By Laura C. Naranjo Muñoz - Student of English Teaching and Translation
Stop for a minute, and picture the way you have been approaching your last generation of students. Ask yourself the following question: Are you still standing on the old part of the bridge, waiting for a miracle so things would go back to what you, as an educator, believed as normal, basic or mandatory regarding the way you were taught and the way you thought you were supposed to continue teaching? Or are you aware that we ought to burn that bridge once and for all and cross to the other side, and be delighted by the look of the future of teaching? Burning those bridges means getting to know our new prospects and helping them like reading literature again.
This new generation of students have certain characteristics that are interesting and specific, for example, they are known for being avid gamers and music-goers, they care about trends, racial and ethical issues, they love messaging, they are quick researchers, they like to self teach by watching or even producing tutorials, and spend most of their time on social networks. They have no memory of the world as it existed before smartphones (Levine, 2012). Today’s high-speed digital devices enable them to always be connected to the Internet, their friends, and others. This connectivity permits students to communicate and collaborate in real-time regardless of physical location; to access a wealth of diverse information, including vast digital Literature collections; and to author or contribute content instantaneously to websites and weblogs. They will devote large amounts of time out-of-school browsing the Web. They have successfully mastered the technologies of e-mail to take full advantage of its gathering, organizing, and forwarding capabilities (Levin & Arafeh, 2002). Would you ask this generation to sit quietly, and simply open a book while you give them a lecture with nothing but your face as the only visual aid?
Therefore teachers have been receiving a lot of pressure to become well tech-trained teachers that enable an interactive teaching-learning process. Considering these debates over which medium facilitates learning for these generations of native digitalites, leads us to consider who they really are. This generation of non-readers are really experiencing a struggle in how to organize their millions of thoughts. They do not even read, nevertheless know how to analyze a text. How can they possibly be interested in Literature? The possible answer is the lack of meaningful reading materials in today's classrooms. They get to perform well in playful activities, but when it comes to spending some time reading the required pieces of literature, they prefer to watch a Tik-Tok video.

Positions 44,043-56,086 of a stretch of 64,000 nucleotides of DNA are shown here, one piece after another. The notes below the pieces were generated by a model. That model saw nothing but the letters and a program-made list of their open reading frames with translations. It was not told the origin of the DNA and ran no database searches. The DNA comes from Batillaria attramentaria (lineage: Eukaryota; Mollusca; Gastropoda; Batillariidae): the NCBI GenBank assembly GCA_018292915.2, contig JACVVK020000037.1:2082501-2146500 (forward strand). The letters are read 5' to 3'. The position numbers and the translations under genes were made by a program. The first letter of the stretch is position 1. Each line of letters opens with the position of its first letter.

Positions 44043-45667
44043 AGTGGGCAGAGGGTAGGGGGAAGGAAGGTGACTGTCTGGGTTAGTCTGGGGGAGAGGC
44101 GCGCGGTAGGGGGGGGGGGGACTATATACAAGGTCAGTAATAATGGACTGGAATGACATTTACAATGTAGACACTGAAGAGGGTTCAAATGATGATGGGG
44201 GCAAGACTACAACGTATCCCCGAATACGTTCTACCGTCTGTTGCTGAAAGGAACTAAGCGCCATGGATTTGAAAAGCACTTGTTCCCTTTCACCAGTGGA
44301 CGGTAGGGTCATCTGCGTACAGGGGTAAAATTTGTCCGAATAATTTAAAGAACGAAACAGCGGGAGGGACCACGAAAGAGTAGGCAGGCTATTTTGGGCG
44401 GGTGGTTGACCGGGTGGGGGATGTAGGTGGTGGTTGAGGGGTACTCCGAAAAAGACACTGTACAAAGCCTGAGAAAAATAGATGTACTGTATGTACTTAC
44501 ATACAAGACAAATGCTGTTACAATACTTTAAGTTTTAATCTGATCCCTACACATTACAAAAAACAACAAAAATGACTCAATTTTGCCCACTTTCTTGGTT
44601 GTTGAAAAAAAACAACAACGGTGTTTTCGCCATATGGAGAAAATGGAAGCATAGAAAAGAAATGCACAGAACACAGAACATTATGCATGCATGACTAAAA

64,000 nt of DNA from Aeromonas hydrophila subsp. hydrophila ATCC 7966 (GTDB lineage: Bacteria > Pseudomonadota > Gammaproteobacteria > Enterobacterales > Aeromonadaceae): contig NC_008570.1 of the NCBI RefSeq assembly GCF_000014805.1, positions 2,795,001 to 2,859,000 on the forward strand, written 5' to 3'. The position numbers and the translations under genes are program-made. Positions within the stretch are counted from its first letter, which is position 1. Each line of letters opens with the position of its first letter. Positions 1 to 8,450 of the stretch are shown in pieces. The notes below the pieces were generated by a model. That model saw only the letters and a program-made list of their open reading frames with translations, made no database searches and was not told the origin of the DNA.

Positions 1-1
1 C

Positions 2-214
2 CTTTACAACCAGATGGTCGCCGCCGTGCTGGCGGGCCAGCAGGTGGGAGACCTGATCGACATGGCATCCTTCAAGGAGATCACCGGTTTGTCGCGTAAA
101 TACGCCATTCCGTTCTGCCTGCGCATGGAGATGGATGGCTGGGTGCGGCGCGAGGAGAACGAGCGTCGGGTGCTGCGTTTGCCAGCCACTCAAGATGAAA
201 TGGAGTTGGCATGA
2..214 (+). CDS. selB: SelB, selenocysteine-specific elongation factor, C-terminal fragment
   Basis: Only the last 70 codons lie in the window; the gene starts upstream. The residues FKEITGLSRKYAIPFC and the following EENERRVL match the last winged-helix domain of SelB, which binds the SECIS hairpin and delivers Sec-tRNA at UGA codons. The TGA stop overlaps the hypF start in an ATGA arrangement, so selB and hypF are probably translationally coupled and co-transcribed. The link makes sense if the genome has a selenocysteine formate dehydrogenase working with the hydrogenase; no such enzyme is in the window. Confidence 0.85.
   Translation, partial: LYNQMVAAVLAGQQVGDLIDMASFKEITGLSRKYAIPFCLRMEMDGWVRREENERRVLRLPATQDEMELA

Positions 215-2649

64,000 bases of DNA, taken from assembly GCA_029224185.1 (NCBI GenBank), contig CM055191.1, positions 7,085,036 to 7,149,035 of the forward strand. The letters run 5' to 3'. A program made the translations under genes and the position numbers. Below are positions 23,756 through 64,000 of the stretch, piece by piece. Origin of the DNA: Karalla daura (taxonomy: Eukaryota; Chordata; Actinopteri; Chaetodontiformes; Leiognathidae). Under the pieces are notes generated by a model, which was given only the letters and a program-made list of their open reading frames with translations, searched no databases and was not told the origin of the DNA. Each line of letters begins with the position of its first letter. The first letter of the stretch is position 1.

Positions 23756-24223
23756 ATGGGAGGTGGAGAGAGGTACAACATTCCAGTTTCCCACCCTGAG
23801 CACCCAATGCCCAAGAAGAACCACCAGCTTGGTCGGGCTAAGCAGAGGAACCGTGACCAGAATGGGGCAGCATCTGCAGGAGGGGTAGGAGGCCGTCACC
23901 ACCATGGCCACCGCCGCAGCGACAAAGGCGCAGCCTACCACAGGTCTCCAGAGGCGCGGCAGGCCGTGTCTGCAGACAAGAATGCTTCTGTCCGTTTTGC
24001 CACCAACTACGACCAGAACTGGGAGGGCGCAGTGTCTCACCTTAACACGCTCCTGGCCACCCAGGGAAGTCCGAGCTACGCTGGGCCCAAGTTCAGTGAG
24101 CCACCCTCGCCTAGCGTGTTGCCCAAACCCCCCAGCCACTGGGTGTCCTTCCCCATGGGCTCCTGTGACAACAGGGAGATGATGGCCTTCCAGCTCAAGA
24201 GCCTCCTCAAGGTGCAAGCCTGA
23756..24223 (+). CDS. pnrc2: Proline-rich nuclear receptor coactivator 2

According to Seemiller & Grace (2016), in order to educate and graduate this generation effectively, educators must understand the overreaching characteristics, perspectives, and styles of these students. We must create a diagnosis of what motivates them, celebrate their strengths, and then commit to a compelling and generous prescription of teaching for their future and ours.
In order to burn the bridges that are limiting those teachers who prefer to remain within their comfort zone, it is important to understand basic differences and distinctions across our generation and generation Z for developing a pedagogy for teaching Literature that reaches this unique student population. Explore applications and supporting software to implement a gradual change. Replace PowerPoints with web pages containing novels and audios for short stories, encourage language use with open discussions and lively debate or well-structured group work. Move away from traditional teaching approaches to more learner-based learning and the appropriate literary strategies (Lazar, 2010). Include visual and interactive methods for creative teaching sessions.
Understanding basic generational differences are ways to limit the effects of generational conflict while keeping a balance while our students are engaged and motivated in learning Literature. The challenge for teachers is to move beyond traditional teaching-learning strategies and seek ways to teach in order to grasp the imagination, interest and understanding of this “connected” generation Z. (Cilliers, 2017).
MOXIE es el Canal de ULACIT (www.ulacit.ac.cr), producido por y para los estudiantes universitarios, en alianza con el medio periodístico independiente Delfino.cr, con el propósito de brindarles un espacio para generar y difundir sus ideas. Se llama Moxie - que en inglés urbano significa tener la capacidad de enfrentar las dificultades con inteligencia, audacia y valentía - en honor a nuestros alumnos, cuyo “moxie” los caracteriza.
Cilliers, E. (2017). The Challenges of Teaching Generation Z. International Journal of Sciences.
Levine A., (2012). Generation on a Tightrope: A Portrait of Today's College Student The Woodrow Wilson National Fellowship Foundation
Levin, D., & Arafeh, S. (2002, August 14). The digital disconnect: The widening gap between Internet-savvy students and their schools. www.pewinternet.org/ pdfs/P1P_ Schools_lnternet_Report.pdf
Lazar, G. (2010). Literature and Language Teaching: A Guide for Teachers and Trainers (Cambridge Teacher Training and Development) (1st ed.). Cambridge University Press
Seemiller, C., & Megan, G. (2017). Generation Z: Educating and Engaging the Next Generation of Students. Sage Journal, 22(3), 21–26. https://doi.org/10.1002/abc.21293
Schwieger, D., & Ladwig, C. (2018). Reaching and Retaining the Next Generation: Adapting to the Expectations of Gen Z in the Classroom. Information Systems